The next section in Chapter 4 of The Way We Never Were shows how U.S. Americans tend to overestimate what we have accomplished on our own. From the very beginnings as a nation, we've bought into the myth that the colonists built a society out of nothing. This myth ignores the fact that Native Americans were already living here and had established their use of the land. Coontz notes that early white families in the U.S. depended on a "large network of neighbors, church institutions, courts, government officials, and legislative bodies for their sustenance" (p. 70). Colonial life was more corporate than individualistic.
The transition to a wage-earning economy in the nineteenth century simply changed the way we depended on others: "a gift of money to a fellow worker who was ill or simply down on his luck was 'accepted... very simply, almost as a matter of course'" (p. 71). "Some workers' cultures revolved around religious institutions, some around cooperative societies or militant unionism-but all extended beyond the family" (p. 71). It seems the "rugged individualism" often romanticized in our current age didn't exist, even when the nation moved toward a market-based society.
Coontz next examines two kinds of U.S. families that are now held up as archetypes of the traditional, independent family. Coontz posits that these two family types are "the most heavily subsidized in American history, as well as for the privilege of having had more of their advantages paid for by minorities and the lower classes" (p. 73).
The first type, the frontier family, is defined by self-reliance in its settlement of the West. However,
prairie farmers and other pioneer families owed their existence to massive federal land grants, government-funded military mobilizations that dispossessed hundreds of Native American societies and confiscated half of Mexico, and state-sponsored economic investment in the new lands. Even "volunteers" expected federal pay: Much of the West's historic "antigovernment" sentiment originated in discontent when settlers did not get such pay or were refused government aid for unauthorized raids on Native American territory. It would be hard to find a Western family today or at any time in the past whose land rights, transportation options, economic existence, and even access to water were not dependent on federal funds. "Territorial experience got Westerners in the habit of federal subsidies," remarks Western historian Patricia Nelson Limerick, "and the habit persisted long after other elements of the Old West had vanished."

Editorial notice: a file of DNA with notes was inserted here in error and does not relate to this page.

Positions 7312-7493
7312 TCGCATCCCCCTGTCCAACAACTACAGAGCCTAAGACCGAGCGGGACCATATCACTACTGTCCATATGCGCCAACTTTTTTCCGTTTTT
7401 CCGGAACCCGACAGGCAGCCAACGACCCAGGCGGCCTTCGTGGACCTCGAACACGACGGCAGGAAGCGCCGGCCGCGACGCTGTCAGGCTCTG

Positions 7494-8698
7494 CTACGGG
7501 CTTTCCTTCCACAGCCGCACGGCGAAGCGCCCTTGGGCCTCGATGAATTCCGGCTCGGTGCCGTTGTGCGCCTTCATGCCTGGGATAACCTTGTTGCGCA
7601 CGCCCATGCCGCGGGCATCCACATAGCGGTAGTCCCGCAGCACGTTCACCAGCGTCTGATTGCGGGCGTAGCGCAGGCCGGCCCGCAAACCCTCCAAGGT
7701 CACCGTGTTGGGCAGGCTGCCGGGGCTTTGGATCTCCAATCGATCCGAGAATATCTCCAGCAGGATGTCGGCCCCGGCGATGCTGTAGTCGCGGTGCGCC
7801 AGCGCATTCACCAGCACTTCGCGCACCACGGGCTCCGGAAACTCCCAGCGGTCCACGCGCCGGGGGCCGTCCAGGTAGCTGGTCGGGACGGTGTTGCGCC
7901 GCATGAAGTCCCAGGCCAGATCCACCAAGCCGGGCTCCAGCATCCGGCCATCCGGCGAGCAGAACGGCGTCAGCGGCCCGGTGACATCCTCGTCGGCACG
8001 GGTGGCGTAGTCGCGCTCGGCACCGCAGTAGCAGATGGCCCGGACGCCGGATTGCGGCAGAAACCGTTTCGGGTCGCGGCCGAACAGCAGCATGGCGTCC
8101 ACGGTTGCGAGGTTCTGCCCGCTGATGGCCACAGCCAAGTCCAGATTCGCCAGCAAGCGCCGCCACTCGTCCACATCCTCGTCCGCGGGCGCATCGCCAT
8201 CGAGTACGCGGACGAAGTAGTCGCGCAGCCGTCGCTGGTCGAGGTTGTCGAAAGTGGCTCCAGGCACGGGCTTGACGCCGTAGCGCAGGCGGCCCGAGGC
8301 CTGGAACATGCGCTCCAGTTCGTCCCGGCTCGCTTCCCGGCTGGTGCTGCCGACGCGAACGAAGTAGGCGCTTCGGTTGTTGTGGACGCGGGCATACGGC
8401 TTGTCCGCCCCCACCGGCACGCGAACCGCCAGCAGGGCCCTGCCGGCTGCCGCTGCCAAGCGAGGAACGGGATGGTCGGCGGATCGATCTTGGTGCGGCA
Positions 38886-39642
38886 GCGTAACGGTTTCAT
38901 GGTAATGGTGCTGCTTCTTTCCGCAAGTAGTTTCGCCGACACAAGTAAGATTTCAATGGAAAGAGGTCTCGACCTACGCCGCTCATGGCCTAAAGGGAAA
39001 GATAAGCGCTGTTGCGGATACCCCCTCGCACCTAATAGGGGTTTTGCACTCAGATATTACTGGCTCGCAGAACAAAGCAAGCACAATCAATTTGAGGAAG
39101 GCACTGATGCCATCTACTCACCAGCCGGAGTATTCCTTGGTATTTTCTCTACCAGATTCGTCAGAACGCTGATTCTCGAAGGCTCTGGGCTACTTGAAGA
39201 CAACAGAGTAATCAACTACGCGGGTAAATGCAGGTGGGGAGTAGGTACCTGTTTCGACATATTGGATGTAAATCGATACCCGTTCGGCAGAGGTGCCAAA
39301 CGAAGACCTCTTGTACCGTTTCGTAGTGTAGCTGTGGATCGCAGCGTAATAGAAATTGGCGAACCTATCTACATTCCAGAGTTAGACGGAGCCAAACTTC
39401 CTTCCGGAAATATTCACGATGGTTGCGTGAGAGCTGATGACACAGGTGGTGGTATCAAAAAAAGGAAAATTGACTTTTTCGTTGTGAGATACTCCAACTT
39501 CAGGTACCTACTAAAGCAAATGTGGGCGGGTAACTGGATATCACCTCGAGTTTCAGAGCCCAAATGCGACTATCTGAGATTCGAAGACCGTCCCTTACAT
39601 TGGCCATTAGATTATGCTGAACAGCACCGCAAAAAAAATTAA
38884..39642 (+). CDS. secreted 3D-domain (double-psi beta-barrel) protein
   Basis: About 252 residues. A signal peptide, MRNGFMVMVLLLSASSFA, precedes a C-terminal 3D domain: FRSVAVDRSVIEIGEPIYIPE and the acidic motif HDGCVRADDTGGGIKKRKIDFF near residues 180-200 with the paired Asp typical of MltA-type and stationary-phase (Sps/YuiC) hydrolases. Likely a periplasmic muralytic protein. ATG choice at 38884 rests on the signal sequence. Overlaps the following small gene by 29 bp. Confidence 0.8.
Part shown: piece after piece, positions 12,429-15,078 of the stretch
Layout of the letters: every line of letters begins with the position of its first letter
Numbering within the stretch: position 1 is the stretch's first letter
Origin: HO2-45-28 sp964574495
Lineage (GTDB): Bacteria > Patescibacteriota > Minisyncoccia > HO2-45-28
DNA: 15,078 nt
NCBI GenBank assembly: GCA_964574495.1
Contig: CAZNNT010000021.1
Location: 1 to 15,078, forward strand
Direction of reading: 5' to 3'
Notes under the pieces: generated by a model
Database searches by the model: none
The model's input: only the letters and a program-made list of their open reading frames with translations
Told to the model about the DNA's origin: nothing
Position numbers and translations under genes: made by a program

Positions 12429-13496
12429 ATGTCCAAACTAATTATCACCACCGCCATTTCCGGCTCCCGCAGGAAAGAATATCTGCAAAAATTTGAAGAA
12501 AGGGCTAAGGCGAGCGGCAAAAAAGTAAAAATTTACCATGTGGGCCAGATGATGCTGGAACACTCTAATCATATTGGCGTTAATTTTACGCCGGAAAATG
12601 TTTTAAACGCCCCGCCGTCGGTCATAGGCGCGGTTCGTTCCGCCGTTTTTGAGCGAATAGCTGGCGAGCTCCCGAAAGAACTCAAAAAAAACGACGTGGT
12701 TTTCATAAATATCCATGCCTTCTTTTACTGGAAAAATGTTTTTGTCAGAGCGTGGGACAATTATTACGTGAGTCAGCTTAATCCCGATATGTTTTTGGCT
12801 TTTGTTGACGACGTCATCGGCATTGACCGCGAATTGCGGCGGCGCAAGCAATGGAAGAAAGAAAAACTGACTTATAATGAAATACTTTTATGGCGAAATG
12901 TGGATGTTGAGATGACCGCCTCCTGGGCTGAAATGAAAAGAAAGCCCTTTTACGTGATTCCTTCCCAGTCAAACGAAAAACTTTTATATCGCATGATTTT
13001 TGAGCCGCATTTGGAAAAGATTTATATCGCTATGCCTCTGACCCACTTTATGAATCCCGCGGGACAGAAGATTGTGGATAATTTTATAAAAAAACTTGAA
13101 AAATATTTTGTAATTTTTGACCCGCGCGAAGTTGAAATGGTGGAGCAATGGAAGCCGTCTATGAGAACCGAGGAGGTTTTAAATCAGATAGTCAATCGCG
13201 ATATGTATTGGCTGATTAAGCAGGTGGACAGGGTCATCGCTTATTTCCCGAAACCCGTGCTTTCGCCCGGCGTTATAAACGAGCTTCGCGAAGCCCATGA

Even after such generous government funding, frontier families still did not become self-sufficient. Their success depended on mutuality and community involvement, sharing pasture, tools, and labor.
The availability of "cheap" land (i.e. heavily government-subsidized territories from which native populations were forcibly removed) was not the only benefit that pioneers received. White families also greatly benefited from the federally-funded development of this land. Were it not for public assistance for dams and other forms of irrigation, Westerners may not have been able to live where they wished.
The next type, the suburban family, is also traditionally viewed as self-reliant. The common belief is that homeownership rates shot up because families saved down payments, timely made their mortgage payments, and otherwise pulled themselves up by their bootstraps, thus moving themselves into the middle class. But, similar to their pioneering forbears, (white) suburban families relied heavily on government assistance. Federal GI benefits were available to 40% of the male population between the ages of 20 and 24 (p. 76). "More than $50 billion of government-funded wartime inventions and production processes were turned over to private companies after the war, creating whole new fields of employment" (p. 76).
Homeownership itself depended on an increase in federal regulation and funding, beginning in the Great Depression. The government started underwriting the real estate industry by insuring private lenders, loaning directly to long-term buyers, and subsidizing electricity to new residential areas. The greatest transformation to single-family, suburban living came from Federal Housing Authority and Veterans' Administration loans. These programs decreased the amount of the requisite down payment, increased the life of loans, and lowered interest rates. Even the research behind the construction materials for suburban homes was government funded, along with the construction of highways in order to travel from suburb to city.
Coontz highlights the ugly, racist side of this subsidized expansion into the suburbs, which I plan to share in my next installment...